The right of custody accorded to parents springs from the exercise of parental authority. Parental authority or “patria potestas” in Roman Law is the juridical institution whereby parents rightfully assume control and protection of their unemancipated children to the extent required by the latter’s needs.
It is a mass of rights and obligations which the law grants to parents for the purpose of the children’s physical preservation and development, as well as the cultivation of their intellect and the education of their heart and senses. As regards parental authority, “there is no power, but a task; no complex of rights, but a sum of duties; no sovereignty but a sacred trust for the welfare of the minor.”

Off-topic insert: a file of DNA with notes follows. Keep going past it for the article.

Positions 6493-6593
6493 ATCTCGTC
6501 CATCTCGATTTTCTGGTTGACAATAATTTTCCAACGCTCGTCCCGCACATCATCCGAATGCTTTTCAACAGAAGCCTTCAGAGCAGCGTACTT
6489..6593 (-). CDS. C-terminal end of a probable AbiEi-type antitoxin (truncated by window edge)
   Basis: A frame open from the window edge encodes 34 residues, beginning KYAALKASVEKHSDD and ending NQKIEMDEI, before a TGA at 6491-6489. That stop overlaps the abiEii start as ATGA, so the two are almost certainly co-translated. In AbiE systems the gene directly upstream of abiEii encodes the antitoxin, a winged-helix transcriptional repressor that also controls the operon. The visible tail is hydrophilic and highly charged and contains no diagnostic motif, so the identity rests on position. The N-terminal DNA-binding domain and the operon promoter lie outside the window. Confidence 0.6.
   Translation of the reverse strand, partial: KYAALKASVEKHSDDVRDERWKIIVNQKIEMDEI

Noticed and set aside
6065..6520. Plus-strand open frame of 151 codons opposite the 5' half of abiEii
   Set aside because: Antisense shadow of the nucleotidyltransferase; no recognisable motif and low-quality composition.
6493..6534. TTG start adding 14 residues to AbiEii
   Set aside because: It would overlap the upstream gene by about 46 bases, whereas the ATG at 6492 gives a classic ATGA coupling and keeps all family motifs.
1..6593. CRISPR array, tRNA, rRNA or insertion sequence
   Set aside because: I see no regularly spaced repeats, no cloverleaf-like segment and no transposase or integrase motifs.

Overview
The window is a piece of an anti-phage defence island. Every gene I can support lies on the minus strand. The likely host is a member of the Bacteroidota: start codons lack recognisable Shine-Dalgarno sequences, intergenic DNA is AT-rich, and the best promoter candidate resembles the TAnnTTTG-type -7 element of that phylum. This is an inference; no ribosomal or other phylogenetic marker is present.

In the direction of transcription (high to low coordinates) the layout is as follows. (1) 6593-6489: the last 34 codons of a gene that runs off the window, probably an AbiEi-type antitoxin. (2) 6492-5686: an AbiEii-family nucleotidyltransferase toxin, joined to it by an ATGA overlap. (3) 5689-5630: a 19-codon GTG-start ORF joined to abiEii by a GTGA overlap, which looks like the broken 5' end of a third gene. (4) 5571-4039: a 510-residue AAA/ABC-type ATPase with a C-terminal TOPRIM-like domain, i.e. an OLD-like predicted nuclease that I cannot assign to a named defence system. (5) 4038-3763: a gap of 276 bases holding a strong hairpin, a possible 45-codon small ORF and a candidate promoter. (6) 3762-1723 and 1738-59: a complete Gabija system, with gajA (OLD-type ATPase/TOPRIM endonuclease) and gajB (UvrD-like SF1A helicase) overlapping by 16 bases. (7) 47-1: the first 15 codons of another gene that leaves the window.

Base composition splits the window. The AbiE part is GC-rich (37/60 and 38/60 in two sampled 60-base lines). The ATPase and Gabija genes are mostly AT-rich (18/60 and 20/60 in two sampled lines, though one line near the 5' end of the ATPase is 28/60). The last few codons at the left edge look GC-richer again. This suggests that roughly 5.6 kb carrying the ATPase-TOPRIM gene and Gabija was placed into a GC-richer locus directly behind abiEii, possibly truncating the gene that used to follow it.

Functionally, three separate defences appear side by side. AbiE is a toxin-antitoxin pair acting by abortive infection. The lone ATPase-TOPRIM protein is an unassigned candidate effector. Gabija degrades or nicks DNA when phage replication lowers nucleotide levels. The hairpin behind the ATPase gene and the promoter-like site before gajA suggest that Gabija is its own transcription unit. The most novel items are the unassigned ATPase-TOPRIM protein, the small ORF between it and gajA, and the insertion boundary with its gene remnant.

Parental authority and responsibility are inalienable and may not be transferred or renounced except in cases authorized by law. The right attached to parental authority, being purely personal, the law allows a waiver of parental authority only in cases of adoption, guardianship and surrender to a children's home or an orphan institution.
When a parent entrusts the custody of a minor to another, such as a friend or godfather, even in a document, what is given is merely temporary custody and it does not constitute a renunciation of parental authority. Even if a definite renunciation is manifest, the law still disallows the same.
The father and mother, being the natural guardians of unemancipated children, are duty-bound and entitled to keep them in their custody and company.
 The child’s welfare is always the paramount consideration in all questions concerning his care and custody.
 The law vests on the father and mother joint parental authority over the persons of their common children. In case of absence or death of either parent, the parent present shall continue exercising parental authority.
 Only in case of the parents’ death, absence or unsuitability may substitute parental authority be exercised by the surviving grandparent.